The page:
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ImpACT International | The US must comply with international law and its own Leahy Act

The US must comply with international law and its own Leahy Act

US police are considering using surveillance and aviation technology from the Israeli Company High Lander, which is used in the occupied Palestinian territories.

On May 20, 2024, ICC Prosecutor Karim AA Khan issued requests for the arrest warrants of Israeli Prime Minister Netanyahu and Defense Minister Yoav Gallant on “reasonable grounds for war crimes and crimes against humanity,” including for “intentionally directing of attacks on a civilian population”, “extermination and/or murder” and “intentionally causing great suffering”. Yet the United States continues to provide political and material support, recently confirming a new $1 billion sale of arms and ammunition to Israel as the country continues its invasion of the Gaza Strip. It is also involved import Israeli technology, often military technology, that has been tried and tested in the occupied Palestinian territories since October 7, especially in illegal settlements. Israel is among the ten most prominent military exporters in the world, with the US importing 69% of its goods.

One such technology is Israeli company High Lander’s Orion system, which allows users to control hundreds of drones simultaneously without direct user input. This technology has been used by the Israeli Ministry of Defense in settlements and is now being considered by US police forces for surveillance and crime fighting, because marked by High Lander founder Alon Ableson.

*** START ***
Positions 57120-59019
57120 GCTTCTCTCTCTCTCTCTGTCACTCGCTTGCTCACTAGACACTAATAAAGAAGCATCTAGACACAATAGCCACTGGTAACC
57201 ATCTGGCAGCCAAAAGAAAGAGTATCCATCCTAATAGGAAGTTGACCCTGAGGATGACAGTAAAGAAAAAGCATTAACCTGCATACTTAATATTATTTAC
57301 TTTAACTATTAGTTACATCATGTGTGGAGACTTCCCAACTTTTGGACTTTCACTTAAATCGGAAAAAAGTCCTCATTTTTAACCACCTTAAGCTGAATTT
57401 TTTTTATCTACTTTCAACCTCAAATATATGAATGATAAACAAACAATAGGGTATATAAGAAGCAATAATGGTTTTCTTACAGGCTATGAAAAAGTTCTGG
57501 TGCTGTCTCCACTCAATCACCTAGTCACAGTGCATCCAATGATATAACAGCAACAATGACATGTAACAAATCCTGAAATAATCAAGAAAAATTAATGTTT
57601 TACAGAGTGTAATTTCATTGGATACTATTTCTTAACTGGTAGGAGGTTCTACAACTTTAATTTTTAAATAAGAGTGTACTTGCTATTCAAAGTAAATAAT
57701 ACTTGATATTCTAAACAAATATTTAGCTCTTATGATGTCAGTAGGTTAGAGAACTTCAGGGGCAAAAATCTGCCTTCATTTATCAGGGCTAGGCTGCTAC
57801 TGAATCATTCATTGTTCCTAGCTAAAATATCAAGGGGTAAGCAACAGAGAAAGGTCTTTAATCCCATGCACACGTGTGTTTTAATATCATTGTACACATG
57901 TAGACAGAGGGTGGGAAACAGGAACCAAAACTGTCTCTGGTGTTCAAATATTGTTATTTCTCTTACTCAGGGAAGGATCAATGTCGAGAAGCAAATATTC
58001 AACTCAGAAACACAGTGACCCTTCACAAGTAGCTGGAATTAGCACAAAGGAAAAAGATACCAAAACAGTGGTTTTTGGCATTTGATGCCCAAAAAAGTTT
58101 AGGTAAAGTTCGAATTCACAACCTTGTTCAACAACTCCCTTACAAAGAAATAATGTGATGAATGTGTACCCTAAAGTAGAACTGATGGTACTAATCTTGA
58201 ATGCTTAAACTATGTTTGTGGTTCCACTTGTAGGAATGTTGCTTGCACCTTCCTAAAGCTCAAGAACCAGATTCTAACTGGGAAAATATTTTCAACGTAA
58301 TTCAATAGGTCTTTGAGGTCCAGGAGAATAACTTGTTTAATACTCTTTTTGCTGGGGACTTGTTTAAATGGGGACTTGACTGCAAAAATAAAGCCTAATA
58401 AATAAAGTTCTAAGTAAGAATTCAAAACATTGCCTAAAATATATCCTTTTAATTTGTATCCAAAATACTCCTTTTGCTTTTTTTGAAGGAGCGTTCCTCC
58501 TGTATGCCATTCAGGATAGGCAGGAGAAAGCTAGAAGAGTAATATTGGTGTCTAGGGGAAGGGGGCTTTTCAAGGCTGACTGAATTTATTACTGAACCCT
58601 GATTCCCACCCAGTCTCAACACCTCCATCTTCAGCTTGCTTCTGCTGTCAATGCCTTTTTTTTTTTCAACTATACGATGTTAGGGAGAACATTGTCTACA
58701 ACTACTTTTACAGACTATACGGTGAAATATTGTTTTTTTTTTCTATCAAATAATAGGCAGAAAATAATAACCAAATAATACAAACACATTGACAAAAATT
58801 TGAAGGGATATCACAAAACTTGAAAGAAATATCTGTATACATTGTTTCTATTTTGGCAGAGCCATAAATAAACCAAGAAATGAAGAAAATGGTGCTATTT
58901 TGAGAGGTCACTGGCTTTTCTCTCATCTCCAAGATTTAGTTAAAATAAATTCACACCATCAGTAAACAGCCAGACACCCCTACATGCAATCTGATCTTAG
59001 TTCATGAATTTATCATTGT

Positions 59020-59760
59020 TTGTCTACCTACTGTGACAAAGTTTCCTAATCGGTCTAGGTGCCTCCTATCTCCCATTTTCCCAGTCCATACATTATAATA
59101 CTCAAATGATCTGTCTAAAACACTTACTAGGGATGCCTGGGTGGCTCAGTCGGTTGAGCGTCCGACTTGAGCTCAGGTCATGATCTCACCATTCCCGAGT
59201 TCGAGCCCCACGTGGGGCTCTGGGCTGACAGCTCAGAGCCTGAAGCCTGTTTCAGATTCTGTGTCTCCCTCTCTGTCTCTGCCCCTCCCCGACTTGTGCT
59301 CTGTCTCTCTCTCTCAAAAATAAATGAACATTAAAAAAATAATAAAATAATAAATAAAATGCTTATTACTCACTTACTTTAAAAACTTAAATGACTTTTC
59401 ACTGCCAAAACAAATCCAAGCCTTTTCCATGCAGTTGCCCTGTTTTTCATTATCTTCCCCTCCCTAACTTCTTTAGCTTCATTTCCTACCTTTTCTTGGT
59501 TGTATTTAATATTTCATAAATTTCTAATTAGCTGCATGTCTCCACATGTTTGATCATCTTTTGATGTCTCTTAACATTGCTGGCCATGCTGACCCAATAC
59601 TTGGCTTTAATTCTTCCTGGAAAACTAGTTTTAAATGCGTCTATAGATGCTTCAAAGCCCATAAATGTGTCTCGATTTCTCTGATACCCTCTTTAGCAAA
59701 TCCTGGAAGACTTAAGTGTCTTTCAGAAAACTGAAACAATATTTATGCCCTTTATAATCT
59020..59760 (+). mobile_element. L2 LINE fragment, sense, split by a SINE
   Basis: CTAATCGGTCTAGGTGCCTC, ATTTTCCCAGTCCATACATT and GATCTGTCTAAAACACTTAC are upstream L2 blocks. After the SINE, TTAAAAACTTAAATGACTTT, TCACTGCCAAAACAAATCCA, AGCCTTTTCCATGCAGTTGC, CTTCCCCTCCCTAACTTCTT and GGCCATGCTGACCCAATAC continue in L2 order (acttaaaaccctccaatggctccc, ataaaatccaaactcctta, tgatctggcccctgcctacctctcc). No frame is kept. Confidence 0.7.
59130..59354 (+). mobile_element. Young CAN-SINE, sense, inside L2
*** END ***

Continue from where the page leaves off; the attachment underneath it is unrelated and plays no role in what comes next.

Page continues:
This practice is part of a broader trend in which Israel uses Palestinian territories as testing grounds for advanced military technologies. This “Combat proven” products, including Elbit Systems’ Hermes 450 and Hermes 900 drones that were used extensively during Operation Protective Edge in 2014, are being marketed worldwide. These drones have been sold to more than 20 countries, including the US and UK, and are being promoted based on their effectiveness in Gaza and the West Bank.

The Israeli drone Heron TP, produced by Israel Aerospace Industries (IAI), has also been used extensively in Gaza and Lebanon before being exported to countries such as Germany and the US. These technologies, marketed as efficient and reliable because of their use in actual combat situations, essentially commodify the suffering and lives of Palestinians for international gain.

US investments in Israeli military technology raise significant human rights concerns. The U.S. State Department recently found five Israeli military units responsible for gross human rights violations, yet these units remain eligible for U.S. military assistance due to ongoing recovery efforts. These findings are underscored by impACT and fellow human rights organizations who document serious humanitarian consequences resulting from Israeli military actions, including restrictions on humanitarian assistance to Gaza, which are causing significant hardship and suffering.

In addition, Israeli actions in Gaza have been widely condemned for violating several human rights laws, including the Fourth Geneva Convention, which prohibits attacks on the civilian population and requires the protection of civilians during conflict. Since October 7, we have witnessed more than 36,000 deaths.